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Typically, running shoes are made with considerably heavier cushioning than walking shoes. Fitness walkers have different needs than runners, as walking has much less impact on the feet. One thing to look for when buying running shoes is to make sure the foot can bend in the shoe. Another suggestion is to look for a shoe with a low heel; this can support runners who land on the balls of their feet. Cushioned shoes are favored for those who walk long distances or on hard surfaces. Additionally, shoes that are made from lighter materials will be more comfortable because they are not as heavy.

For more information about walking shoes versus running shoes, consult with Dr. Dean D. Hinners from Illinois. Our doctor can measure your feet to determine what your needs are and help you find an appropriate pair of footwear.

Foot Health: The Differences between Walking & Running Shoes

There are great ways to stay in shape: running and walking are two great exercises to a healthy lifestyle. It is important to know that running shoes and walking shoes are not interchangeable. There is a key difference on how the feet hit the ground when someone is running or walking. This is why one should be aware that a shoe is designed differently for each activity.

You may be asking yourself what the real differences are between walking and running shoes and the answers may shock you.

Differences

Walking doesn’t involve as much stress or impact on the feet as running does. However, this doesn’t mean that you should be any less prepared. When you’re walking, you land on your heels and have your foot roll forward. This rolling motion requires additional support to the feet.

Flexibility – Walking shoes are designed to have soft, flexible soles. This allows the walker to push off easily with each step.

If you have any questions, please feel free to contact one of our offices located in Metropolis and Eldorado, IL. We offer the newest diagnostic and treatment technologies for all your foot care needs.

Read more about Differences between Walking and Running Shoes
Monday, 20 November 2017 00:00

Symptoms of Gout

If you experience sudden attacks of swelling and severe pain, you may have gout. Gout is a form of arthritis in which small crystals form around the joints and may lead to kidney stones. A buildup of uric acid in the blood leads to inflammation and is the cause of gout. Gout typically affects the toes and ankles, in addition to the knees and fingers.The joints become swollen, and the skin in the affected area may appear red and shiny. Gout occurs in attacks and can be debilitating and extremely painful. Lowering uric acids levels may provide a long-term solution, which is commonly done through change of diet and medication. Ice packs are generally used during an attack for relief. Please consult a podiatrist if you have difficulty walking or have severe pain in your feet.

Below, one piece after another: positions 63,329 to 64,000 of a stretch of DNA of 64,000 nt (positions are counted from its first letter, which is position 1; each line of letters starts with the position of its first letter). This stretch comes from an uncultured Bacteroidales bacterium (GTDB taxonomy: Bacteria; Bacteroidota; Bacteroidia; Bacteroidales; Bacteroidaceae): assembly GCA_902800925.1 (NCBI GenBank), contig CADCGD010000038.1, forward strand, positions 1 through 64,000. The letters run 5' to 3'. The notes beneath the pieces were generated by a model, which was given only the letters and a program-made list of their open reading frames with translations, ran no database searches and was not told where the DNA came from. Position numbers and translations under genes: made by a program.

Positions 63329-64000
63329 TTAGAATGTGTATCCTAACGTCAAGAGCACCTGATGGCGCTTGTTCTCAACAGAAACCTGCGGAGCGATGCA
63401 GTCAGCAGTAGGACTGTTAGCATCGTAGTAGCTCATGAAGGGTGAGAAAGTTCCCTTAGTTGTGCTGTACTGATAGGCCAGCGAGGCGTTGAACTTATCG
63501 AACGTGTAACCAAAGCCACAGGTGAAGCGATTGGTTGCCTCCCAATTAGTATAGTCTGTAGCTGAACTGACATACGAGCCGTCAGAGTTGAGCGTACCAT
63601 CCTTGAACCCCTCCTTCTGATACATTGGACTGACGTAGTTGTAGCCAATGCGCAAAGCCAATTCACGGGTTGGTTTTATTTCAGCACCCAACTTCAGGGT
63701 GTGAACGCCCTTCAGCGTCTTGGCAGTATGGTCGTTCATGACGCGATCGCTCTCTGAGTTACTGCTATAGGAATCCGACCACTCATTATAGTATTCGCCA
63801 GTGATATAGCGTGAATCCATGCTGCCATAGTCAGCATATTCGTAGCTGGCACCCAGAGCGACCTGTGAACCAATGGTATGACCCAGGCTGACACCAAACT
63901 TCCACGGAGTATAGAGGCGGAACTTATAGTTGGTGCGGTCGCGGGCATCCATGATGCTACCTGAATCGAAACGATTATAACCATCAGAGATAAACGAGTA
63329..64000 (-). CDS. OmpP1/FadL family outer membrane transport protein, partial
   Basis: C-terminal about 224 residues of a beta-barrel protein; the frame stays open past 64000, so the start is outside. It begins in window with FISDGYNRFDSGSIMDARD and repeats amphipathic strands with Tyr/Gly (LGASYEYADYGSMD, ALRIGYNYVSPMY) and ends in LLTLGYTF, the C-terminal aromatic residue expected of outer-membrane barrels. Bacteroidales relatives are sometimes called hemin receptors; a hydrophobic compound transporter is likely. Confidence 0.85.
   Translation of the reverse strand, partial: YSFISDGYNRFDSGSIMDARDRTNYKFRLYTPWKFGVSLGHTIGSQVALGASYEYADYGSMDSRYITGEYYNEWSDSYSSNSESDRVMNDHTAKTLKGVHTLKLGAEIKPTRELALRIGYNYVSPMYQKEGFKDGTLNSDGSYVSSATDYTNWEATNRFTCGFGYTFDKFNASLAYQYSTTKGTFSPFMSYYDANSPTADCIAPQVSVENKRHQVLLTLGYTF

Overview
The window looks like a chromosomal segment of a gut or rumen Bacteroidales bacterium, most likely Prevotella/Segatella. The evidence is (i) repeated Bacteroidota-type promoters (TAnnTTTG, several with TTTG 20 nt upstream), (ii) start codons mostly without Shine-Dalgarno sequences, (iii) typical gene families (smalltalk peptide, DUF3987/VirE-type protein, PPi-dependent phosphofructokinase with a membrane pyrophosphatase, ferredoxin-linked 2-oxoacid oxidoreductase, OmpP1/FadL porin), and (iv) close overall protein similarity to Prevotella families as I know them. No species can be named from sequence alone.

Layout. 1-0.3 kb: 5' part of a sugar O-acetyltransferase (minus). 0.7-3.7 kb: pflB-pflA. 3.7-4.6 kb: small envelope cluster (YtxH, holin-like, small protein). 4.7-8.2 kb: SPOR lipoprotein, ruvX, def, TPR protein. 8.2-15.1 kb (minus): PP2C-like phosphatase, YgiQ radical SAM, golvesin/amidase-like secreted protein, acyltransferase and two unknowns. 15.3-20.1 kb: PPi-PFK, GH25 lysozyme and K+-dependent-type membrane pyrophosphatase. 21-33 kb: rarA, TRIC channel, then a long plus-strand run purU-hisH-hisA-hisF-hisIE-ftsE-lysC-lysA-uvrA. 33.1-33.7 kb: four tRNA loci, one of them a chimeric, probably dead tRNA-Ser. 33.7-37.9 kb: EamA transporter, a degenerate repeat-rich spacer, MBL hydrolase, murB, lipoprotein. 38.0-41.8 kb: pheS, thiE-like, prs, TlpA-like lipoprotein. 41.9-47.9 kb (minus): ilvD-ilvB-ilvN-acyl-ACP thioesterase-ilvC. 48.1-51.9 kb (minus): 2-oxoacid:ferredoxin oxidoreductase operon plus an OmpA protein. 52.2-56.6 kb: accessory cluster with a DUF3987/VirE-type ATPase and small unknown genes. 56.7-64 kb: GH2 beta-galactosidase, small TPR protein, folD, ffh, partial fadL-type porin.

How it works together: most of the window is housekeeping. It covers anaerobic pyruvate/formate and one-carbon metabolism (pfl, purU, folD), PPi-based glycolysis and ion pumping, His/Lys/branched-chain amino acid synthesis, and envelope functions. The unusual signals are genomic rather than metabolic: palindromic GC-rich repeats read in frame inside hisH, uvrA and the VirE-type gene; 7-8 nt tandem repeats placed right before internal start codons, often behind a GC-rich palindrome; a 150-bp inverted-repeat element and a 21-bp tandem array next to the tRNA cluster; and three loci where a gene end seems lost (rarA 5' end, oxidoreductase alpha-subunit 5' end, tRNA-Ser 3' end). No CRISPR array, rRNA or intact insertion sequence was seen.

Gout is a foot condition that requires certain treatment and care. If you are seeking treatment, contact Dr. Dean D. Hinners from Illinois. Our doctor will treat your foot and ankle needs.

What Is Gout?

Gout is a type of arthritis caused by a buildup of uric acid in the bloodstream. It often develops in the foot, especially the big toe area, although it can manifest in other parts of the body as well. Gout can make walking and standing very painful and is especially common in diabetics and the obese.

People typically get gout because of a poor diet. Genetic predisposition is also a factor. The children of parents who have had gout frequently have a chance of developing it themselves.

Gout can easily be identified by redness and inflammation of the big toe and the surrounding areas of the foot. Other symptoms include extreme fatigue, joint pain, and running high fevers. Sometimes corticosteroid drugs can be prescribed to treat gout, but the best way to combat this disease is to get more exercise and eat a better diet.

If you have any questions please feel free to contact one of our offices located in Metropolis and Eldorado, IL. We offer the newest diagnostic and treatment technologies for all your foot and ankle needs.

Read more about Everything You Need to Know About Gout
Sunday, 12 November 2017 00:00

What to Do With Sweaty Feet